LH: So, you don’t just compete on price?
Bain: We’re actually the opposite of that. The best price isn’t always the lowest price. Because when there is a claim, you want that coverage to respond so that there is zero disruption. What nobody seems to talk about in the billions of dollars spent on advertising by the insurance industry, is coverage.
LH: How would you describe the Long & Foster customer experience?
Bain: We’re intensely focused on the fact that whatever we do is a reflection on the 10,000 or so agents who are listing and selling every day who refer their clients to us. Every interaction we have with every customer: quoting their insurance, writing their policy, giving them customer service when they have a claim—all of that reflects on the agent, and that is always in the forefront of our minds.
LH: How are technological advances in the industry shaping what you do?
Bain: We could automate a lot of it, but we have to balance high tech with high touch. Our agents would absolutely notice if we lost that personal touch with our client. Every agent in this company can call me directly if they are having a challenge with a client’s coverage.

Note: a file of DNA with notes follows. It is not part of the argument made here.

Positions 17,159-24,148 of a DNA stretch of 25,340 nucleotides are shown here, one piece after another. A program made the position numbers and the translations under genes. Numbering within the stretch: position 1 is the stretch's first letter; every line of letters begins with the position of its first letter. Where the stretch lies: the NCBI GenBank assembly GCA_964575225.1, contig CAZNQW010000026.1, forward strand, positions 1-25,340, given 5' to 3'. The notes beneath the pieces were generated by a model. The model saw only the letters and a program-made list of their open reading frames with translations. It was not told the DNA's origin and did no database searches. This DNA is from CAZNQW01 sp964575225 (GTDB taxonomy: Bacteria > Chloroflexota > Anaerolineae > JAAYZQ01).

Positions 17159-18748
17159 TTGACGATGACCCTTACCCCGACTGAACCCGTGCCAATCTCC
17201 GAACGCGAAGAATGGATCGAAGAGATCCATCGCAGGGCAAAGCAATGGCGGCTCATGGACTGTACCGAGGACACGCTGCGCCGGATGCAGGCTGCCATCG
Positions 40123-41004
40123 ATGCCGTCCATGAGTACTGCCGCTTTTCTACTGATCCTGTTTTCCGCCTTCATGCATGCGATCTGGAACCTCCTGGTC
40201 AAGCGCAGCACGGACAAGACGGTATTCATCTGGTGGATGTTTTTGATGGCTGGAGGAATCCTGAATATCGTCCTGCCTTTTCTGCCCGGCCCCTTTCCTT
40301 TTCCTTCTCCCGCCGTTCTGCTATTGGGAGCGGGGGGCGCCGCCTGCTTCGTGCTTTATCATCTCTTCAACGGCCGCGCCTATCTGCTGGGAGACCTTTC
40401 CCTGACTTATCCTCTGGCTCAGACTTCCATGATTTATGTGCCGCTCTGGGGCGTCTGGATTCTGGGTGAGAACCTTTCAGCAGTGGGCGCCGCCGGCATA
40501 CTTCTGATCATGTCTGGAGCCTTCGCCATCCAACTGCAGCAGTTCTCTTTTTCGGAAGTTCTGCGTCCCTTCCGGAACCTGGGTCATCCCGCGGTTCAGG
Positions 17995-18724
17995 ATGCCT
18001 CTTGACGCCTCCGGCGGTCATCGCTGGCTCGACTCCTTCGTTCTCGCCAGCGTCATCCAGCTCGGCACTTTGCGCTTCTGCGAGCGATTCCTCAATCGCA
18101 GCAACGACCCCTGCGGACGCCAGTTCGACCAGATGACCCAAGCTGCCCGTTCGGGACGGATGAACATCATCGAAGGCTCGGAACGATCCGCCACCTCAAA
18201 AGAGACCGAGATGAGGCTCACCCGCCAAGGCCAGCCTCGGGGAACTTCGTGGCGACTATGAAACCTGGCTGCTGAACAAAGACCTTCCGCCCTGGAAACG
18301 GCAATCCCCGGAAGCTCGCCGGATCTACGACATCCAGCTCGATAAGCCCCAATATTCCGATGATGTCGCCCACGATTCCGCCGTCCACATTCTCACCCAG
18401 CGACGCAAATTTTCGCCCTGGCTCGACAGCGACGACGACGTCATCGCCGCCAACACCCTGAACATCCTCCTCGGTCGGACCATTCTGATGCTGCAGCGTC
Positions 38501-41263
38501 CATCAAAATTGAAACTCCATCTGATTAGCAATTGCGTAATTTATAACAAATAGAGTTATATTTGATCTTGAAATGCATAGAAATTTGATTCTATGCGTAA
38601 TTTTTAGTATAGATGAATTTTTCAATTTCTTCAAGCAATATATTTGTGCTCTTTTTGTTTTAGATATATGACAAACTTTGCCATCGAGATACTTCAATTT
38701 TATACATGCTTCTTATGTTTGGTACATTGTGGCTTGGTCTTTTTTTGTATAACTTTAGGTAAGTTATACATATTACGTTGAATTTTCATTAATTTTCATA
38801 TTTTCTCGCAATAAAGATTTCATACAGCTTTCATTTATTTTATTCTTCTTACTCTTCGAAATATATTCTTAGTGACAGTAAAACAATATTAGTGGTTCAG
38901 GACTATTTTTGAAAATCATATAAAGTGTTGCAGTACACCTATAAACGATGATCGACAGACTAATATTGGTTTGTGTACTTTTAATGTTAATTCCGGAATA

Everybody thinks they have a better mousetrap, but here’s what I would tell you: Computers and technology don’t sell houses, people do. Technology doesn’t live in a house—people do. Our direction as a company toward an all-inclusive customer experience doesn’t have to be at the expense of or in spite of technology, you just have to balance.
LH: Is there a case that comes to mind when personal attention to the customer did what technology couldn’t?
Bain: We have a client whose daughter was away from home, her car broke down, and she couldn’t reach her parents. The only phone number she had was the person here at Long & Foster who wrote their auto insurance policy. That employee answered the phone, called police and roadside assistance, and stayed on the phone with her until someone came. The parents wrote us a letter that this was awesome and above and beyond. It really wasn’t about coverage, it was about being human.
LH: What’s different about insuring a luxury home?